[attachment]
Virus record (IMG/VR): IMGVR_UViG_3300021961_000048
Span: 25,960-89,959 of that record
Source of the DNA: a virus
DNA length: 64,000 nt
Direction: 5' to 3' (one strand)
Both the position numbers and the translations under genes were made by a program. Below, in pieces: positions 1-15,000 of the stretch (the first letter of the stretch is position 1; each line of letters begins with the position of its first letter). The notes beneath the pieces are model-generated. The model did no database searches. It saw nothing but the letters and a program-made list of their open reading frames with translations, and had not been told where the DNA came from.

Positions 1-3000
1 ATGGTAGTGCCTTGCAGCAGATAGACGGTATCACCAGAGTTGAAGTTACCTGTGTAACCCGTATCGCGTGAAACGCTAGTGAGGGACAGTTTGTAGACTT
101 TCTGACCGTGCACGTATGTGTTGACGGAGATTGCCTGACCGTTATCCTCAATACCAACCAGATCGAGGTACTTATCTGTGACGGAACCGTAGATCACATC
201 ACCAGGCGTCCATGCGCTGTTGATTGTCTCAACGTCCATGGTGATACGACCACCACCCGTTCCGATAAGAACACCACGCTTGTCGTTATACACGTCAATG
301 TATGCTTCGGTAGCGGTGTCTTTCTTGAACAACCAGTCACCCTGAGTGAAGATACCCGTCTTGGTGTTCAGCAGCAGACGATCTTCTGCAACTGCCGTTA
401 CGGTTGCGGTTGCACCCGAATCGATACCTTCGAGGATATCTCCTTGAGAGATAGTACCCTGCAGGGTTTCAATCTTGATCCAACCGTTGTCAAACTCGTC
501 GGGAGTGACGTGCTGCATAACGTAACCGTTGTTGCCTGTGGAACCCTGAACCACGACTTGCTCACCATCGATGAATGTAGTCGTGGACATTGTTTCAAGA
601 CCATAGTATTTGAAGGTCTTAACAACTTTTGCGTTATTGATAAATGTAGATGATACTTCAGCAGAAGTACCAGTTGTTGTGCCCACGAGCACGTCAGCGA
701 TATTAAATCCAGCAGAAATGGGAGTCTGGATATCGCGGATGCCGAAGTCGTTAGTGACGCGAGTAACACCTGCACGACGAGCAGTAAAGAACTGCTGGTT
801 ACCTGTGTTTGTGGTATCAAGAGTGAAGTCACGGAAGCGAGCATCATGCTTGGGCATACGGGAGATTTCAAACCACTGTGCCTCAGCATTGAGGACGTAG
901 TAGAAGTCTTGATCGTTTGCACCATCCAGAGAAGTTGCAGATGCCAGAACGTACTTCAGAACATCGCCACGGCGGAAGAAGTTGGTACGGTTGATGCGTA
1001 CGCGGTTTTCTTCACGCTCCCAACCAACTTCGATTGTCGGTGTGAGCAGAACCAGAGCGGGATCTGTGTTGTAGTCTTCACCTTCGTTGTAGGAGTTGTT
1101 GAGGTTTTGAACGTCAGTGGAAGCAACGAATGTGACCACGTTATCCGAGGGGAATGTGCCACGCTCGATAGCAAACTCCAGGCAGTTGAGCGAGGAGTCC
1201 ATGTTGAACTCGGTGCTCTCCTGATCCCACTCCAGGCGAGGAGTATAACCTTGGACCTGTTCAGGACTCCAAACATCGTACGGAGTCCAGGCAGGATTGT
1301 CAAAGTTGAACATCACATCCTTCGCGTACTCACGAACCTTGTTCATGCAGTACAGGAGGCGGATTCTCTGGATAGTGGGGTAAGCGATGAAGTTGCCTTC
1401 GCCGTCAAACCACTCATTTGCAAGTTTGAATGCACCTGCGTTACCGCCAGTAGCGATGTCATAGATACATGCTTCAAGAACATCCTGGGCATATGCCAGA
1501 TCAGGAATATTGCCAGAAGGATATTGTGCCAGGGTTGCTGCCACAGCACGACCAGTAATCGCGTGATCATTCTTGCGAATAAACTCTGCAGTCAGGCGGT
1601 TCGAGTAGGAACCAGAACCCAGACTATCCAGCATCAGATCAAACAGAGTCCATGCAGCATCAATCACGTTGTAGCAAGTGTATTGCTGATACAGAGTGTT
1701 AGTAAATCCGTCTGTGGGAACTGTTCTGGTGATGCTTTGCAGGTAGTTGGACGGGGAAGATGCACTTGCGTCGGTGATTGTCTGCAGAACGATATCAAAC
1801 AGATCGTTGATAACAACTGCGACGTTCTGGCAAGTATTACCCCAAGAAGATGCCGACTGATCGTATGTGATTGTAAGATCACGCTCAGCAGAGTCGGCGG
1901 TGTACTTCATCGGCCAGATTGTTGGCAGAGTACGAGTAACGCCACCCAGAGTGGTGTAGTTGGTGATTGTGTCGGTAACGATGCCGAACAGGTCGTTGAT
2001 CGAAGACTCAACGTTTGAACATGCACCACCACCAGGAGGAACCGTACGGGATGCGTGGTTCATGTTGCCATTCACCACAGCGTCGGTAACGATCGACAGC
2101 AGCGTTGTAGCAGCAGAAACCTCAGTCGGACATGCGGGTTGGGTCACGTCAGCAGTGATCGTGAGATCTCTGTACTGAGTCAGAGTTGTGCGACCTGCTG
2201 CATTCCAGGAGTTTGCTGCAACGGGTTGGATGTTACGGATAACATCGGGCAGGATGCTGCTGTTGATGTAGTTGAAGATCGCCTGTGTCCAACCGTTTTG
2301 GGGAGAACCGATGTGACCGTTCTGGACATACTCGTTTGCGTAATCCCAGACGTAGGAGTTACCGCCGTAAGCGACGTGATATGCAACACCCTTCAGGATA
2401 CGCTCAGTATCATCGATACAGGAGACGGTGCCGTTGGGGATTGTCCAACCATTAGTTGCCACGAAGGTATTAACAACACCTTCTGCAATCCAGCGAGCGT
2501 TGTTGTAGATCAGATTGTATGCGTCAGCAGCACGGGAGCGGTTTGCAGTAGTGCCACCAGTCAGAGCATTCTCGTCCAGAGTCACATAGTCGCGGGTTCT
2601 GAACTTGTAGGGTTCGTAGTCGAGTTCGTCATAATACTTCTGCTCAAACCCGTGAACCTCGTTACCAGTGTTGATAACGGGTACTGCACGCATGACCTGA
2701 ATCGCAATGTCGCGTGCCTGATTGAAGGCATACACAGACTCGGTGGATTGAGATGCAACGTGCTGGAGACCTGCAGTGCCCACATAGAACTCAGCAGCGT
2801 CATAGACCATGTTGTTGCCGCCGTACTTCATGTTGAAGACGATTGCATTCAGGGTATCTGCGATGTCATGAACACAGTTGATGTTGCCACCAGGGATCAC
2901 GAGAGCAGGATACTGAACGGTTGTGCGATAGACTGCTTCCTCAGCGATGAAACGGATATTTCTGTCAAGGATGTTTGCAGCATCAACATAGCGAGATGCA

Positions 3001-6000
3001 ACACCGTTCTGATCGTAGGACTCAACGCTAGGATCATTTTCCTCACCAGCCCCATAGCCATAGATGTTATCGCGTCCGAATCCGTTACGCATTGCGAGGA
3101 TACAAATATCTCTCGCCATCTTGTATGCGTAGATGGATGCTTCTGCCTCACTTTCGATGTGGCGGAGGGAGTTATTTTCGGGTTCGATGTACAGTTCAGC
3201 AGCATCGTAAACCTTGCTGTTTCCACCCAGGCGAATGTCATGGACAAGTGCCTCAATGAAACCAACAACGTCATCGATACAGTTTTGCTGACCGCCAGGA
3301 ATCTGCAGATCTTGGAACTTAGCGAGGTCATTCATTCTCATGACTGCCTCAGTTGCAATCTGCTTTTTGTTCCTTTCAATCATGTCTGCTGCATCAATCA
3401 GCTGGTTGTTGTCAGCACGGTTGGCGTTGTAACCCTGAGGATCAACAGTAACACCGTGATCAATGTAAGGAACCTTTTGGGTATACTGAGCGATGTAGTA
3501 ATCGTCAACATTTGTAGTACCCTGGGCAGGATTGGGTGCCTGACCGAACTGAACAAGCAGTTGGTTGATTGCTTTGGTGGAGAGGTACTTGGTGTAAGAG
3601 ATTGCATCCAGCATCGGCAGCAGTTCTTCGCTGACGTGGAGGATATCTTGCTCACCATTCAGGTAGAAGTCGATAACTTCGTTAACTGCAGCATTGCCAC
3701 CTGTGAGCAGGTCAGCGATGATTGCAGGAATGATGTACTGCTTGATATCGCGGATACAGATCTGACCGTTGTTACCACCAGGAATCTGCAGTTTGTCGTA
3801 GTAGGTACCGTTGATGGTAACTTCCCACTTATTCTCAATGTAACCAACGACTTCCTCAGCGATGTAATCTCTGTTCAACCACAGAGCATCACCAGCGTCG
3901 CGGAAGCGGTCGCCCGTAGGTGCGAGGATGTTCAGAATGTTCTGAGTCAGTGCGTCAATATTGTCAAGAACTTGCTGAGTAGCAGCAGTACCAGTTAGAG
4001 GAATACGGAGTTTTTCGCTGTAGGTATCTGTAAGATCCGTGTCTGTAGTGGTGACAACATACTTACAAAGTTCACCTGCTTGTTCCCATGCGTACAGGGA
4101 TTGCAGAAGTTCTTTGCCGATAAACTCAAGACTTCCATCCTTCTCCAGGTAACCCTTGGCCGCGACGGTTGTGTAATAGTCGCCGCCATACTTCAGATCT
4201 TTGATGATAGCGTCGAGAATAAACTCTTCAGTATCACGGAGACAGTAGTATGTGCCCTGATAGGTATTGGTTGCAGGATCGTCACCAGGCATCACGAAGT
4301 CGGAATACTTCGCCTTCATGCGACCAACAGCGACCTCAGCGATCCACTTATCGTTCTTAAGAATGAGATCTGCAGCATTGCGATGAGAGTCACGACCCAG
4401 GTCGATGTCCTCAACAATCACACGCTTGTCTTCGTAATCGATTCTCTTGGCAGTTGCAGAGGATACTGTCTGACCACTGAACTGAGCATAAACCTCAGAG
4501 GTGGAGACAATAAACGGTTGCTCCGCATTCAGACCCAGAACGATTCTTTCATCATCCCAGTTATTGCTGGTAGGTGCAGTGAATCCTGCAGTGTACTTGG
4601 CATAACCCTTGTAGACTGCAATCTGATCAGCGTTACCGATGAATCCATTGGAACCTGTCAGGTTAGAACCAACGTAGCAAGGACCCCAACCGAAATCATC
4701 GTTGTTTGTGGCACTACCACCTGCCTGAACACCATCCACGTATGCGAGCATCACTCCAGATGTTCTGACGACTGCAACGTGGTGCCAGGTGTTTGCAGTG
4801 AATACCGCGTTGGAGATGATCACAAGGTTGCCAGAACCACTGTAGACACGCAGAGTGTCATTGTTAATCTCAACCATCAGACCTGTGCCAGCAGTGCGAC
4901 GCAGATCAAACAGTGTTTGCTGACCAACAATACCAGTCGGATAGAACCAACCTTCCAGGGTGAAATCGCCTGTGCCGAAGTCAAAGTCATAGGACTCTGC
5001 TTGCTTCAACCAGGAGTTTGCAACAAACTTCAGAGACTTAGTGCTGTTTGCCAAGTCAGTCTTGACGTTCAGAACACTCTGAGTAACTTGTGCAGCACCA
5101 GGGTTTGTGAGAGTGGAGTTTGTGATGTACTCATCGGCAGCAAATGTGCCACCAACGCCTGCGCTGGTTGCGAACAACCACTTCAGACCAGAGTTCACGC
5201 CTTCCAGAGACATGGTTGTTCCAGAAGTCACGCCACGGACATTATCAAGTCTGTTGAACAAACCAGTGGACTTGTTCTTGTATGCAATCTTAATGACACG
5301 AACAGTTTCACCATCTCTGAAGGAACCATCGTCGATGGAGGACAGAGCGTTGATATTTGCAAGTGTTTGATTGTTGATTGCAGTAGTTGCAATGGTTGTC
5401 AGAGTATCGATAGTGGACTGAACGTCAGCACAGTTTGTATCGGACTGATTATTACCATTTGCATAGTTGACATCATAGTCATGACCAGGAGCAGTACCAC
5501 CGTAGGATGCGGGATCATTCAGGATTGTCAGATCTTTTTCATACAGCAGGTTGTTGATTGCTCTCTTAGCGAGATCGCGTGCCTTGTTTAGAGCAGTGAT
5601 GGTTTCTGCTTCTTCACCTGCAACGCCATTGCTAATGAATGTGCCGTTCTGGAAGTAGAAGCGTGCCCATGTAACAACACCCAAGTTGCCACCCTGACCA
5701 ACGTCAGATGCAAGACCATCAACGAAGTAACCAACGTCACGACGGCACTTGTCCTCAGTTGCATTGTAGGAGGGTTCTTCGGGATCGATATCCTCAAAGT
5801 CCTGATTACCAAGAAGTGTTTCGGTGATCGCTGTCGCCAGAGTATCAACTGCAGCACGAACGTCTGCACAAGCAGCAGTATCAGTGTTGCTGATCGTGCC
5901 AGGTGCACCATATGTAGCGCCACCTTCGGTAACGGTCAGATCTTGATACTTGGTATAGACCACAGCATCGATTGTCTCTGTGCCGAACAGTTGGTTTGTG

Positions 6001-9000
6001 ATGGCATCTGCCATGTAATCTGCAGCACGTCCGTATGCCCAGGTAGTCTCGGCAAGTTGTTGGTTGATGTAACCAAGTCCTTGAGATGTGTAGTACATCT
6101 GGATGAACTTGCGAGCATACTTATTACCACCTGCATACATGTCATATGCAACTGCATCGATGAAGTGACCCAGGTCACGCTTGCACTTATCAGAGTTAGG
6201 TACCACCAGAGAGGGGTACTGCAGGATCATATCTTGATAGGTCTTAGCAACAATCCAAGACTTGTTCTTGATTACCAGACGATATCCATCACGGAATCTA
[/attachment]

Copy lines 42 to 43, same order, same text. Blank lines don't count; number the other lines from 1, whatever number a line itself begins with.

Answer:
3301 ATCTGCAGATCTTGGAACTTAGCGAGGTCATTCATTCTCATGACTGCCTCAGTTGCAATCTGCTTTTTGTTCCTTTCAATCATGTCTGCTGCATCAATCA
3401 GCTGGTTGTTGTCAGCACGGTTGGCGTTGTAACCCTGAGGATCAACAGTAACACCGTGATCAATGTAAGGAACCTTTTGGGTATACTGAGCGATGTAGTA